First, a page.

Generally a business owner or manager is sent to each department to answer a specific need. Instead of the chase, the city should have someone who will do some of the legwork. This person would be well versed in the small business process and needs of the business owners and managers. They would be able to act as intermediary when difficult issues arise, such as code compliance. They would be able to consolidate information and help the small business owner do what they do best – spend time operating their business, not chasing down people at city hall.

Creation of Small Business Roundtables

Having someone give their opinion and being able to speak frankly about problems within any structure is essential to understanding where both successes and failures exist.

The small business roundtables would be specific to industry types so the city could become familiar on a much more finite level.

Restaurant owners, insurance agents, real estate agents, soft goods retailers, grocers, etc. could all benefit from shared learning, experiences, and express their individual needs to the city. Our Economic Development department would host these roundtables and they would include key stakeholders such as representatives from MEDA and the city council.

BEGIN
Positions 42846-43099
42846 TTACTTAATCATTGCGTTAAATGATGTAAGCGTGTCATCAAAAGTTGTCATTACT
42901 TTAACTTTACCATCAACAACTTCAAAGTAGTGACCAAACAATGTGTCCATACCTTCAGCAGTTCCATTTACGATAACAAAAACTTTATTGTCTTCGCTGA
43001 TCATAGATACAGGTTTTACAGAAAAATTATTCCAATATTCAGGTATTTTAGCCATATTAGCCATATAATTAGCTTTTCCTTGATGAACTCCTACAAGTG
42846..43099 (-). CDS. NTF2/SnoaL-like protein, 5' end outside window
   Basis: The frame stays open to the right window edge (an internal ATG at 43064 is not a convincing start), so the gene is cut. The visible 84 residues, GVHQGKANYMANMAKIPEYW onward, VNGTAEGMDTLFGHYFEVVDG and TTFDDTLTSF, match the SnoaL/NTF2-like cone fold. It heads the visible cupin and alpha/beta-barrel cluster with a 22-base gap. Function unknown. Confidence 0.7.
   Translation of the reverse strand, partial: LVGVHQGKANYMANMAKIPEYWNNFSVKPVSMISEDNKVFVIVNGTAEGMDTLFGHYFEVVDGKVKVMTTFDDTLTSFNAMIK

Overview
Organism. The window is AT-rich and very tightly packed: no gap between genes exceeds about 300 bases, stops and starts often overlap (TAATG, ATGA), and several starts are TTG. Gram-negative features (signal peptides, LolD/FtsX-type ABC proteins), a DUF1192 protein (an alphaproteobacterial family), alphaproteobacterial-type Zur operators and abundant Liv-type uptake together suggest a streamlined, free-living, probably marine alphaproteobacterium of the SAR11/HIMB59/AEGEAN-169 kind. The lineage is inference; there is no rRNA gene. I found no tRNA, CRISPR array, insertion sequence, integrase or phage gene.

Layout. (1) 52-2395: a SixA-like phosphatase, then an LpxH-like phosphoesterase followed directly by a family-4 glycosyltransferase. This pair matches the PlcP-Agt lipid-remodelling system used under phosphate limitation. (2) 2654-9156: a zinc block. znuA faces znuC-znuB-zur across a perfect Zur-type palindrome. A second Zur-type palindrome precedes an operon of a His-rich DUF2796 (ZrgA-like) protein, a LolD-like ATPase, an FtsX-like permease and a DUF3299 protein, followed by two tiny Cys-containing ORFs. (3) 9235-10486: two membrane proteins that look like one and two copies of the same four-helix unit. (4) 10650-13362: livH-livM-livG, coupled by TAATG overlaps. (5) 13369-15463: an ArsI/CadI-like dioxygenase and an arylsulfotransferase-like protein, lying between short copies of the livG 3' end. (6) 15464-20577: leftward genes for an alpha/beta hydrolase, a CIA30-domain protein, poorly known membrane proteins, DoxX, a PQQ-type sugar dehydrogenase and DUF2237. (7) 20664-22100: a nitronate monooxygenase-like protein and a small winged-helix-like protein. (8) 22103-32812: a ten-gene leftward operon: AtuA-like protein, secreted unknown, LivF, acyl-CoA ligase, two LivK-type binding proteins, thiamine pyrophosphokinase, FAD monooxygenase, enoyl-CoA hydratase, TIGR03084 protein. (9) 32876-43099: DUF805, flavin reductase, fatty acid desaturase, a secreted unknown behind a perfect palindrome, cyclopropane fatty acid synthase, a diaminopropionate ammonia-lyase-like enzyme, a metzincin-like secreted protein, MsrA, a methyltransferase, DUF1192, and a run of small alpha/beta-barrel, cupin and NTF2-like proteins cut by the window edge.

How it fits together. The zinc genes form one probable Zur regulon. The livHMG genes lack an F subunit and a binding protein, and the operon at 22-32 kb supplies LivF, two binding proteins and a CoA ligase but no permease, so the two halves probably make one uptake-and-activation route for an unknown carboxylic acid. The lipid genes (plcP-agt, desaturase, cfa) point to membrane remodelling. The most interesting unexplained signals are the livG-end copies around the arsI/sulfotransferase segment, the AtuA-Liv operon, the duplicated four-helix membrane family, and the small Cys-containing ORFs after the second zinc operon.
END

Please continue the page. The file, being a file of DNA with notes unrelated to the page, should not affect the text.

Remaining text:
Creation of a Small Business Incentive Plan

Incentives can be highly effective in retaining top talent. The same is true of businesses. If businesses add economic base and jobs, the logical result is an increase in tax revenues and economic productivity in our city. My plan could be called an investment by the city because of the way it would be structured to help offset financial obligations while giving the city a return in increased revenues.

The 100,000-foot view of the plan would be to allow new and current businesses that are creating jobs to use a sales tax credit to pay down development impact fees.